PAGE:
The scholarly expedition takes place in a world haunted by paranoia – both government fueled and traditional. The two scholars are constantly and secretly shadowed by a local police agent who eavesdrops on them, to figure out what exactly they are doing. While Willy and Max penetrate the heart of this deeply oral culture, the eavesdropper compiles extremely detailed reports, in writing, of their enigmatic activities. As Willy and Max make magnetic recordings, their diligent shadow transcribes everything that comes to pass. Both parties represent types of media technology only recently introduced into the remote Albanian Alps – both parties symbolize attempts, by the “civilized” world, to deal with the oral challenge, and tame it. Yet, while the eavesdropper does not dare disturb the scholars’ work, the scholars cannot help interfering with the minstrels’ live performances.
Just as the gramophone and the records would announce a challenge to oral music practices in “General Gramophone”, the tape recorder in “The File on H.” also becomes the harbinger of death for the minstrels and their role in the survival of the epos. Will these epic songs outlive the disappearance of the performative dimension?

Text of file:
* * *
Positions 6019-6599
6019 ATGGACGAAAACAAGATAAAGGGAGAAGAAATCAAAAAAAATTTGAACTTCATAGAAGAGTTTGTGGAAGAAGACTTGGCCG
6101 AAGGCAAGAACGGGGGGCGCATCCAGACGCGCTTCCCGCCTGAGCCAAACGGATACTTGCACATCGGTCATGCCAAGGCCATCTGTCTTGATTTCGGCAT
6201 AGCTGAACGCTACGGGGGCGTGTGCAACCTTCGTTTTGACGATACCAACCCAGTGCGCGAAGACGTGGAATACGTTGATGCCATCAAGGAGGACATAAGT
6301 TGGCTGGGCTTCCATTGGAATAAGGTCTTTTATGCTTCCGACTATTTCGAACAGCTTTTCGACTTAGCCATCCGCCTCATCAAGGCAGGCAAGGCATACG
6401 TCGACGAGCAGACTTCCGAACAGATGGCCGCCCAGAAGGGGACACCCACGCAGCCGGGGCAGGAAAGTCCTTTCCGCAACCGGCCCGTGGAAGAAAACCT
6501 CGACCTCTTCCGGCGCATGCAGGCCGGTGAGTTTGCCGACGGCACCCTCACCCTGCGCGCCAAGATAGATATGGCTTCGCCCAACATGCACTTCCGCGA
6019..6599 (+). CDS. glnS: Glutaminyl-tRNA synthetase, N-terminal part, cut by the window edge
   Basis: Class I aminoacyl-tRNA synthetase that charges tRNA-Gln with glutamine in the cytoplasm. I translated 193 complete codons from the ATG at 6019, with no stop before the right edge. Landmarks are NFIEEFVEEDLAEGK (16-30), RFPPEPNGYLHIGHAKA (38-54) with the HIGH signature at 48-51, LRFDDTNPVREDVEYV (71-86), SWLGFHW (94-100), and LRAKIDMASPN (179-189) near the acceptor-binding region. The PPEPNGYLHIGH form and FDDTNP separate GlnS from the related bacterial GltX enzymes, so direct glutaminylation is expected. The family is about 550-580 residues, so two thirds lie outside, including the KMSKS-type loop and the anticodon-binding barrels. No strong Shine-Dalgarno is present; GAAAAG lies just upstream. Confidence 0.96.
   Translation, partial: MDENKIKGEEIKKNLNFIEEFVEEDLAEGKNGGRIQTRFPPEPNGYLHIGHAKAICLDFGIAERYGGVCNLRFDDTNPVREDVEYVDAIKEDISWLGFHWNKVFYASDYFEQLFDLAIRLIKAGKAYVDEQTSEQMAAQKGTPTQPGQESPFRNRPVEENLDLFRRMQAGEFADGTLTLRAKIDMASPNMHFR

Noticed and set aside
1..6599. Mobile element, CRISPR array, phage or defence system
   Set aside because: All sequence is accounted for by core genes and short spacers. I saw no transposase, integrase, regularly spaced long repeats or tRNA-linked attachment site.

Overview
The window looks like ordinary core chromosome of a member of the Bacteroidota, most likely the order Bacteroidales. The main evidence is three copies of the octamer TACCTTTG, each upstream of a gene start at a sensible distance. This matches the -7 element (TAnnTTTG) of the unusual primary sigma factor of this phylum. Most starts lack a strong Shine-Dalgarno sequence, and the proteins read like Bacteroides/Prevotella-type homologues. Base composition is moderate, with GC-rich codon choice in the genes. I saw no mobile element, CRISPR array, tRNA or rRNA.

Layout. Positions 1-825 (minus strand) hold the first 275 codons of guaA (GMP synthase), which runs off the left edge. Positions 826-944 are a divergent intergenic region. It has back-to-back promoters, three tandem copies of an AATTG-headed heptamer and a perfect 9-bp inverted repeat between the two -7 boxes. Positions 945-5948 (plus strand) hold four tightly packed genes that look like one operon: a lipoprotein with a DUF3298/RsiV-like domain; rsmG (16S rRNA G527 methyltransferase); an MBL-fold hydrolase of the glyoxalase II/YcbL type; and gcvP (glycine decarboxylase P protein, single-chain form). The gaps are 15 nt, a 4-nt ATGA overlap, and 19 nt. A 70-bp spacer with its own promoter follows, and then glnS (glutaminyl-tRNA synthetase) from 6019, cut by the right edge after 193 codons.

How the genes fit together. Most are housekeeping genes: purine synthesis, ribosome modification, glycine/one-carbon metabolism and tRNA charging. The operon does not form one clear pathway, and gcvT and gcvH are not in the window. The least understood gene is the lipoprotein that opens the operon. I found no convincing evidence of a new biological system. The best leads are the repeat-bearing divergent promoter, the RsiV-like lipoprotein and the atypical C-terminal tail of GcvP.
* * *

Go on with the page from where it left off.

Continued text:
“The minstrel is part of the epos machine. He is its editor, its distributor, its archivist and, at the same time, he is a lot more – a co-author with the right to change the text,” says one of the characters in the novel.
What the technologies of mechanical recording and reproduction do to orality is weaken people’s capacity to remember and forget, by sourcing it outside of the human body. They also transfix the songs in time and space and render them immutable.
Unlike the gramophone in the “General Gramophone” film, which “reads” the musical records aloud, the magnetic tape recorder operated by the two Irish researchers is a tool for capturing and archiving the sound. By doing so, it alienates oral culture by disembodying or “stealing” the minstrel’s voice.